By KAREN CHO
From INSEAD Knowledge (http://knowledge.insead.edu)
Why are we constantly surprised by the emergence of crises such as the current financial meltdown, and what are the lessons that we can apply when tackling these?
According to Michael Pich, affiliate professor of operations management and entrepreneurship at INSEAD, it all boils down to risk and uncertainty -- or at least a lack of understanding of the fundamental principles of risk.
"The idea that markets can price risk is a difficult one because risk means different things to different people. And risk basically implies prediction. Prediction of the possible future states of the world. I think it's pretty clear if you go look at the literature on decision analysis and forecasting, prediction is a difficult thing to do," says Pich, one of the authors of the book "Managing the Unknown: A New Approach to Managing High Uncertainty and Risk in Projects."
And if risk is already inherent, diversifying or spreading that risk may not necessarily be the solution. Pich explains: "When they began to slice up these risks, whether they be mortgage risks in the US or any kind of risks, any kind of productization of these risks, of course their attempt or their hope is by spreading these risks throughout the world, they are allowing people to diversify the risk ... and then diversification is always going to be a good thing because if I diversify, then no one catastrophic event can deal with this."
However, unintentionally, interdependent risks were created instead, which actually attacked the underlying diversification and became subject to common failures. This in turn, can lead to perfect storms arising.
BACK TO BASICS To understand the true definition risk, one has to go back to the basics. According to Pich, it all begins with a single action. "You take some kind of action because you've made a decision. You take that action within a world that exists ... so the world is as it is. ... Then you've got some future state of the world. That's the reason you took the action -- to create some future state of the world.
"Now the fact that the future is unknown means that we have to deal with risk. We have to deal with risk at the time that we make the decisions and go forward."
MAKE NO ASSUMPTIONS
The classical approach to risk management, he says, comprises three steps: prevention, mitigation and contingency planning. People are comfortable with this kind of systematic approach, because human beings don't like uncertainty.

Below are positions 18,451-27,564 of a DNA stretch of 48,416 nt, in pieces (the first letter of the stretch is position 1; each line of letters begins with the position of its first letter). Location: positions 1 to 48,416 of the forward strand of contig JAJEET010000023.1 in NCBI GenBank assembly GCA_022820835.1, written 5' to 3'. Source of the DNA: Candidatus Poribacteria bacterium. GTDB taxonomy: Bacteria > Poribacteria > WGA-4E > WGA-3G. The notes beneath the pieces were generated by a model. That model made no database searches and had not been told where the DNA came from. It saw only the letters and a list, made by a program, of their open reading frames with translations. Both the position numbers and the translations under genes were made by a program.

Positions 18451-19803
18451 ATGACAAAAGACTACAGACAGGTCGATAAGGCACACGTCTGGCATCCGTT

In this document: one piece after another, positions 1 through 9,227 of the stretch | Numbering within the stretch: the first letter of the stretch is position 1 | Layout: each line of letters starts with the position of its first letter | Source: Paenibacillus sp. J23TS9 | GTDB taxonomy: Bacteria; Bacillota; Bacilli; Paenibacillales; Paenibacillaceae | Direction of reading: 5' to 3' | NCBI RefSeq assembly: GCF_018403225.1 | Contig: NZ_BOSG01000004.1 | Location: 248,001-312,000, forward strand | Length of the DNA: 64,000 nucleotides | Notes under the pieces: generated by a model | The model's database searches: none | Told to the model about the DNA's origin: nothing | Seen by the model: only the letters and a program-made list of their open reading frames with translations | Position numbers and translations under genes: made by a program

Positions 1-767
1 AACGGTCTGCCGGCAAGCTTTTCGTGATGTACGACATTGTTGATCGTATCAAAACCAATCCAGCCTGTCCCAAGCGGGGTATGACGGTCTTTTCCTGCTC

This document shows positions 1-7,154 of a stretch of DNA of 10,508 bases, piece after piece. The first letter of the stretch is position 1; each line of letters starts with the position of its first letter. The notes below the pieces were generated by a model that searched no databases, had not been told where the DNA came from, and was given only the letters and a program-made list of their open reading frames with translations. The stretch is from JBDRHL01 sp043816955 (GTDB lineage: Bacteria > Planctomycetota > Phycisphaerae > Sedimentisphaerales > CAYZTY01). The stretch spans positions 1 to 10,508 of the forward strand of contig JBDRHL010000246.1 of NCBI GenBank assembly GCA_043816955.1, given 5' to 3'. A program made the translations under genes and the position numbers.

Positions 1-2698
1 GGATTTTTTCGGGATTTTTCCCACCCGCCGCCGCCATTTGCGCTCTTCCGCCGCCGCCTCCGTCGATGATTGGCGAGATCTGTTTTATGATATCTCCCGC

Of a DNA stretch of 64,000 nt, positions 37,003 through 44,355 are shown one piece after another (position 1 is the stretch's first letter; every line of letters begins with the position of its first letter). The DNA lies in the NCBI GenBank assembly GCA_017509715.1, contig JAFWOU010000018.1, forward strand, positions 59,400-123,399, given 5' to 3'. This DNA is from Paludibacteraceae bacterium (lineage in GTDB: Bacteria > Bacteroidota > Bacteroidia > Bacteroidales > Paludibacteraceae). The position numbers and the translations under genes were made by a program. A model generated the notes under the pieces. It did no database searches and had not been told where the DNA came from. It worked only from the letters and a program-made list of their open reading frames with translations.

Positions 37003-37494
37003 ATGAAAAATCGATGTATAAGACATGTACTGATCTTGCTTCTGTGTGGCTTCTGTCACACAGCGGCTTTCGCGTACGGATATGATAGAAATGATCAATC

But therein lies the problem: When you carry out risk assessment, you have to make assumptions, either implicitly or explicitly.
The first assumption is related to the possibility of certain events taking place.
"One of the things we must recognize is that when we, say, identify 'events,' we're actually not identifying events," he says. "We're creating events which are representations of possible future states of the world that we need to then respond to."
These future states are often incongruous with the present state, which can also pose a challenge, since we are not very good at predicting the future. The reason for that, Pich explains, is that we're also not very good at creating events which represent reality. This disconnect between the perceived models of the world and our needs is the second assumption; we assume that we can accurately predict the potential impact of these events on our outcomes and the impact of our contingency actions on those events.
A third assumption is the probability that these events will happen. But Pich explains that these are all subjective probabilities, which means that there is no real probability. It's just a measure of our understanding of the world and how likely it is that these events might happen.
LEARN FROM MISTAKES
So what do we do in a world fraught with uncertainty and subsequently risk? Pich recommends two approaches. The first is learning adaptive behavior, and the second, selectionism.
Learning suggests an improvement over the old way of doing things. This means periodically updating any models we have which deal with events that we create, models that we use to create cause or effect and our subjective probabilities. People, however, he says, would rather apply resources to implementing the actions -- the delivery mode -- than actually improving the models on which actions are based.
Then there is the matter of feedback. "This feedback is telling us something. It's telling us that if it's an event we didn't predict, we'd better understand why we didn't predict it, why wasn't it in our events base, and what can we do to improve our models."
Selectionism can be a very important tool to fine-tune old models. Pich explains: "It's creating multiple iterations or alternatives which can compete with each other. And the alternatives which don't make it die out and those alternatives which do live on. And we begin to see that this can actually very quickly create alternatives which we hadn't anticipated at the beginning of the project."
The key is not to be lulled into a false sense of security, and think that you've got it all mapped out. "Because the problem is that the contingency plan becomes the plan, it becomes the world within which you work and you ignore everything outside as if it were some kind of fire that needs to put out."